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Broken pipes lead to torrential water flow and swamped basements on Valley campus

Updated: Oct 17, 2020

Flooded tunnels and thousands of gallons of water lead to power shut-offs and flooded basements at Valley College.

By Solomon O. Smith, Political News Editor

A maintenance worker clears gutters near the South Gym. (Photo by Solomon Smith/The Valley Star)

Update: Valley College President Barry Gribbons has elaborated more on the cause and damage caused by last month’s flooding.

A six-inch pipe between the Art Building and Student Union building, which carried chilled water to cool the buildings, broke at a 90 degree joint. The pipe was old, according to Gribbons, but it was tied into the new chilled water tank along Burbank Boulevard. An estimated 250,000 gallons were spilled into the east tunnel, flooding the basement of Campus Center and damaging several transformers. As a result, power was down for a third of the campus and the school could not cool a significant portion of their buildings.

Currently, the school has been able to repair the pipe and restore the cooling system to most of the campus. However, repairs are still underway to restore power to Campus Center and the South Gym.

“The transformers aren’t mass produced, so it’s a little challenging to get them repaired,” Gribbons said. “We don’t have a time estimate for those repairs yet, so the two buildings will be without power likely for several weeks.”

A few classes were affected by the power outage, such as the Fire Tech classes having to move out of the Emergency Services Training building and into the Administration and Career Advancement building.

According to Gribbons, though the basement was flooded, the damage was not extensive due to the lack of drywall. The school has already begun the process of repairing some of the damaged flooring and assessing any items that may need to be replaced.

As of yet, there is no cost estimation for the repairs.

The original story follows:


A pipe burst underground at Valley College yesterday, spilling thousands of gallons of water into the Campus Center basement and adjoining tunnels servicing the campus grounds.

“There’s been some flooding in one of our utility tunnels and in the Campus Center, and that affected one of our transformers, and it could also affect some others,” said Valley President Barry Gribbons. “But right now, about a third of the campus is without power and the situation is fluid, forgive the pun.”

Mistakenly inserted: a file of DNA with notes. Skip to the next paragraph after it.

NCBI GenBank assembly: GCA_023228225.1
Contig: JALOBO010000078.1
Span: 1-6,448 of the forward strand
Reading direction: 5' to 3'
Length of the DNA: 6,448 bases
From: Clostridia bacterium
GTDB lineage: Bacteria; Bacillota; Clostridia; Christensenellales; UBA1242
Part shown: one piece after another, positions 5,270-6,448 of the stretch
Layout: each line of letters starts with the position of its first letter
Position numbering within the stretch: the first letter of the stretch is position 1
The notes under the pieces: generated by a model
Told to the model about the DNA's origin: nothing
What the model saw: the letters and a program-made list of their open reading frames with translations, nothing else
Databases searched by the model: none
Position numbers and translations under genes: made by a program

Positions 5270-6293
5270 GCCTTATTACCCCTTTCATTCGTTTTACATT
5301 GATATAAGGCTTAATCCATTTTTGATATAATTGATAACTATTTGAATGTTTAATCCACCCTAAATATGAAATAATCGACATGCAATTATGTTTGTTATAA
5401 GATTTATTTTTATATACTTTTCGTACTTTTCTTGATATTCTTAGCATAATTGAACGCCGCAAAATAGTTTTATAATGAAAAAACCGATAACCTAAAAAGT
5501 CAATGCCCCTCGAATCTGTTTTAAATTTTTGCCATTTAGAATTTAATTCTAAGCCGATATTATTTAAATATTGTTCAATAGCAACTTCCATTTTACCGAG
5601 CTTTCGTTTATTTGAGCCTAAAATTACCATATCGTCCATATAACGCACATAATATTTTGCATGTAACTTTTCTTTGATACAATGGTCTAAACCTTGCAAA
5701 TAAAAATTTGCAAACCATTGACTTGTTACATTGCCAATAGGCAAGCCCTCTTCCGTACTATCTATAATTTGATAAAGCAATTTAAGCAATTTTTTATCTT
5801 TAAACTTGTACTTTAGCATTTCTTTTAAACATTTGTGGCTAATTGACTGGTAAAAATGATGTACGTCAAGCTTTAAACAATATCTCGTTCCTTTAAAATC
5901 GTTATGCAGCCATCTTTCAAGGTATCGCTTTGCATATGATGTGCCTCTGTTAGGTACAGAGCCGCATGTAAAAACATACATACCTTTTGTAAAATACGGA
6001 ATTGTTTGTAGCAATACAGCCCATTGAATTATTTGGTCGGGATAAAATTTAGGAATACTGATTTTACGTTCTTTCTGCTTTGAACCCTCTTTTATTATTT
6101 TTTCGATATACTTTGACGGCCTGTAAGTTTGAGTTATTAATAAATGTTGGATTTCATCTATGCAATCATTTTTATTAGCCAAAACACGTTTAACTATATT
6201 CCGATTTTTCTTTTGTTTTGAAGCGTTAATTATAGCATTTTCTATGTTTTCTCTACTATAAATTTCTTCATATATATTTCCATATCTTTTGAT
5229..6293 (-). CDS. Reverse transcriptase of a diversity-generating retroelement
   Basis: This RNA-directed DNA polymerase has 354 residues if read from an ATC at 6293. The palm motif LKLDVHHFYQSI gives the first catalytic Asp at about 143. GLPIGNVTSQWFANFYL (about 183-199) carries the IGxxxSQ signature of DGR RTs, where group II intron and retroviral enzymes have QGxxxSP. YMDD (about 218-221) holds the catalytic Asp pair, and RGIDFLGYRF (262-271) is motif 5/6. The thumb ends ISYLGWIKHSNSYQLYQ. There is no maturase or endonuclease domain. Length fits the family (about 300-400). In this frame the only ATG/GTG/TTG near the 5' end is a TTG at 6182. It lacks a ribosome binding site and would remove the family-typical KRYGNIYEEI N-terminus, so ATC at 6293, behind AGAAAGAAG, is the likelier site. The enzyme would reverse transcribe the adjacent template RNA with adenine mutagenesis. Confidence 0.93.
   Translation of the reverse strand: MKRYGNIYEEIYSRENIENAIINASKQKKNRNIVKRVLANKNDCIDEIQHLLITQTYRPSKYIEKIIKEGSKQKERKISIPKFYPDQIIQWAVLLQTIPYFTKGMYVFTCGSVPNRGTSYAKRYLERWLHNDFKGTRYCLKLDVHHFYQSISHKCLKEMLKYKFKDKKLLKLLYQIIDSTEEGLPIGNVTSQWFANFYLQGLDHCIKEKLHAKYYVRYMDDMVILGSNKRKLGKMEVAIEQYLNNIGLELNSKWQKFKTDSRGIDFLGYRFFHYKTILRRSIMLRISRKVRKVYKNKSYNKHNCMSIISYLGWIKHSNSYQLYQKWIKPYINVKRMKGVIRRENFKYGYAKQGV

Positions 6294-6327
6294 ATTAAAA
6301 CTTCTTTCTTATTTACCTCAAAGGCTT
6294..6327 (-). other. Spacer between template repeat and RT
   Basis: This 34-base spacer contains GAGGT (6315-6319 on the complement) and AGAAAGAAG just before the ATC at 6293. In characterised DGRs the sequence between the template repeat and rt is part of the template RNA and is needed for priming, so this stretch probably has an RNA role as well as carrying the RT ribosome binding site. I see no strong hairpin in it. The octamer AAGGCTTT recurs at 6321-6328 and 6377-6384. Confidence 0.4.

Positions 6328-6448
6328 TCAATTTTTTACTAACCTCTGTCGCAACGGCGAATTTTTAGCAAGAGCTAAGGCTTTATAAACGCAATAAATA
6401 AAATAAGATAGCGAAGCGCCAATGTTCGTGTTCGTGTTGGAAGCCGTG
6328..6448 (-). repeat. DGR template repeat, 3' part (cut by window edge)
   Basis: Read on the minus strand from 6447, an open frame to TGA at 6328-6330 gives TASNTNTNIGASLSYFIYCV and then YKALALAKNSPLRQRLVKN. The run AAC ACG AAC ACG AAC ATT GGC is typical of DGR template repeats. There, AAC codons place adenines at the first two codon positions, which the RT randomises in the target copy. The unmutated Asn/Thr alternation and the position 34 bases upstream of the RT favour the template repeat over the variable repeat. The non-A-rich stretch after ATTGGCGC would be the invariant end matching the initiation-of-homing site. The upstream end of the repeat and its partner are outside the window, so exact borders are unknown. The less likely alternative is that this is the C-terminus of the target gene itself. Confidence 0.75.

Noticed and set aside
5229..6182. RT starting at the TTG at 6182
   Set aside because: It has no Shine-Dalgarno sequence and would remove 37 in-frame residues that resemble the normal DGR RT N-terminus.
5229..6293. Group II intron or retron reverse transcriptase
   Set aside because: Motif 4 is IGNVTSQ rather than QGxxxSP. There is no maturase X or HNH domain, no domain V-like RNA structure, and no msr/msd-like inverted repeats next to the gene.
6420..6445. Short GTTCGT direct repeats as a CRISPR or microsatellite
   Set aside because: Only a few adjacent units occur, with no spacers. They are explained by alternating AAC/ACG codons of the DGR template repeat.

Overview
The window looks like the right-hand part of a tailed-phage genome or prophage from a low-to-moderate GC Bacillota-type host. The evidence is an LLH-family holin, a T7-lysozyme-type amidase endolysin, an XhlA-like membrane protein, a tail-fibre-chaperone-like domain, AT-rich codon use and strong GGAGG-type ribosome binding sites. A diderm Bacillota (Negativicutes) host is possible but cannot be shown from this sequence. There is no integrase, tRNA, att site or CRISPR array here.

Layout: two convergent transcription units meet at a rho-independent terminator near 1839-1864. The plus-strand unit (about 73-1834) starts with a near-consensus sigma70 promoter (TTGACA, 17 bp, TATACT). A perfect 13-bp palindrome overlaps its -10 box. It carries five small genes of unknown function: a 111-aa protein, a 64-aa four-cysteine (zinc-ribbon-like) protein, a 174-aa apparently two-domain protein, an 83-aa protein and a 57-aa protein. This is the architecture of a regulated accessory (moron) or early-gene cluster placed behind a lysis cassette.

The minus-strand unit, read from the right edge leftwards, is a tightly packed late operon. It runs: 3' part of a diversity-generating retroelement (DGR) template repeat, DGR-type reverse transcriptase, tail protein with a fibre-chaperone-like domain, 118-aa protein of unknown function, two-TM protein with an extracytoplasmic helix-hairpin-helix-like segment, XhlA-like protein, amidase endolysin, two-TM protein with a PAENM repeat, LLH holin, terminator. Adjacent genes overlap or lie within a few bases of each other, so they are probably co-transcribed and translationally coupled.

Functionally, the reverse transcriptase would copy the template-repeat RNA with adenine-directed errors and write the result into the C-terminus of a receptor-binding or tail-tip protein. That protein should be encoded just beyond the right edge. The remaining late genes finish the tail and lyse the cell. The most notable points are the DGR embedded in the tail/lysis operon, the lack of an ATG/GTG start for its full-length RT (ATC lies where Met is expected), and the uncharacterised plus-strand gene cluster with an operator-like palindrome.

According to Gribbons, power outages could affect nursing and respiratory classes as well as some of the Fire Tech classes. Gas-powered pumps were used to move the water out of the Campus Center basement, but damage had not been assessed due to unsafe conditions. Power was automatically turned off on the east side of the campus, leaving several buildings in the dark. Internet and communications were also affected.

“It is too early to tell right now,” said Mike Lee. “Right now the goal is to remove all the water.”

The interconnected tunnels under Valley are used to service various parts of the school’s infrastructure including power systems, local water, communications and the newly installed cooling and air conditioning system. The cooling system’s tank, next to the Journalism and Business Building, is connected to the air conditioning system via a cool water loop, according to several plant and maintenance workers. The pipes carry thousands of gallons of water from the tank and “several swimming pools worth of water” leaked into the tunnels.

Mike Navarrete, an electrician for Valley, received a message at 12:07 p.m. asking about power outages at the Campus Center. He was in the tunnels earlier at about 10 a.m. and guesses that the accident occurred between 10 a.m. and 12 p.m. Other maintenance workers reported water in parts of the tunnel at around the same time. Because of the way the tunnels are connected and the slope of the campus, the Campus Center and the access tunnel next to the South Gym were the most flooded.

The South Gym access tunnel had about five feet of water and two pumps were used to remove the water. Until all of the water is pumped out, electricity will remain off until the situation is further evaluated.

This story has been updated.

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